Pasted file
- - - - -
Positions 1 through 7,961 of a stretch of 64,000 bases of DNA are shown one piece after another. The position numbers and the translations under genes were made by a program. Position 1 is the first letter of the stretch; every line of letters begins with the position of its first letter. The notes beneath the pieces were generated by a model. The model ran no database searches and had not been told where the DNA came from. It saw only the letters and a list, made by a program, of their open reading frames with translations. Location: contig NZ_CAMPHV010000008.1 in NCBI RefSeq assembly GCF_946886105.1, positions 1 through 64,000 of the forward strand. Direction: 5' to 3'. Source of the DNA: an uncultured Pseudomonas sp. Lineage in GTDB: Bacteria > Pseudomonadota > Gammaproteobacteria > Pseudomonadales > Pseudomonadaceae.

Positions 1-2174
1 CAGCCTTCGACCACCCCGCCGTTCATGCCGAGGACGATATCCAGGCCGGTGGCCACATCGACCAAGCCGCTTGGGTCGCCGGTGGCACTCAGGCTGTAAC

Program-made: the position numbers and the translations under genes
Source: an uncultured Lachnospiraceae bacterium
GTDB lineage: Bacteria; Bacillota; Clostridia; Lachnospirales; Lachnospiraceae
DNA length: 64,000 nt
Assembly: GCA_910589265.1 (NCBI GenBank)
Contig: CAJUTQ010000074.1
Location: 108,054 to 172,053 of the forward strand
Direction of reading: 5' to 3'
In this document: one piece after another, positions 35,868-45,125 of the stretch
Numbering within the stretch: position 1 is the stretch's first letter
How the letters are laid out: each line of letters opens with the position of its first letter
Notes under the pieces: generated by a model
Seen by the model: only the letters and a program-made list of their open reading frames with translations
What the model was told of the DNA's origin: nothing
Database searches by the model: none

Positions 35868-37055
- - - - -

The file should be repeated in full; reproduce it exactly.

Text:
Positions 1 through 7,961 of a stretch of 64,000 bases of DNA are shown one piece after another. The position numbers and the translations under genes were made by a program. Position 1 is the first letter of the stretch; every line of letters begins with the position of its first letter. The notes beneath the pieces were generated by a model. The model ran no database searches and had not been told where the DNA came from. It saw only the letters and a list, made by a program, of their open reading frames with translations. Location: contig NZ_CAMPHV010000008.1 in NCBI RefSeq assembly GCF_946886105.1, positions 1 through 64,000 of the forward strand. Direction: 5' to 3'. Source of the DNA: an uncultured Pseudomonas sp. Lineage in GTDB: Bacteria > Pseudomonadota > Gammaproteobacteria > Pseudomonadales > Pseudomonadaceae.

Positions 1-2174
1 CAGCCTTCGACCACCCCGCCGTTCATGCCGAGGACGATATCCAGGCCGGTGGCCACATCGACCAAGCCGCTTGGGTCGCCGGTGGCACTCAGGCTGTAAC

Program-made: the position numbers and the translations under genes
Source: an uncultured Lachnospiraceae bacterium
GTDB lineage: Bacteria; Bacillota; Clostridia; Lachnospirales; Lachnospiraceae
DNA length: 64,000 nt
Assembly: GCA_910589265.1 (NCBI GenBank)
Contig: CAJUTQ010000074.1
Location: 108,054 to 172,053 of the forward strand
Direction of reading: 5' to 3'
In this document: one piece after another, positions 35,868-45,125 of the stretch
Numbering within the stretch: position 1 is the stretch's first letter
How the letters are laid out: each line of letters opens with the position of its first letter
Notes under the pieces: generated by a model
Seen by the model: only the letters and a program-made list of their open reading frames with translations
What the model was told of the DNA's origin: nothing
Database searches by the model: none

Positions 35868-37055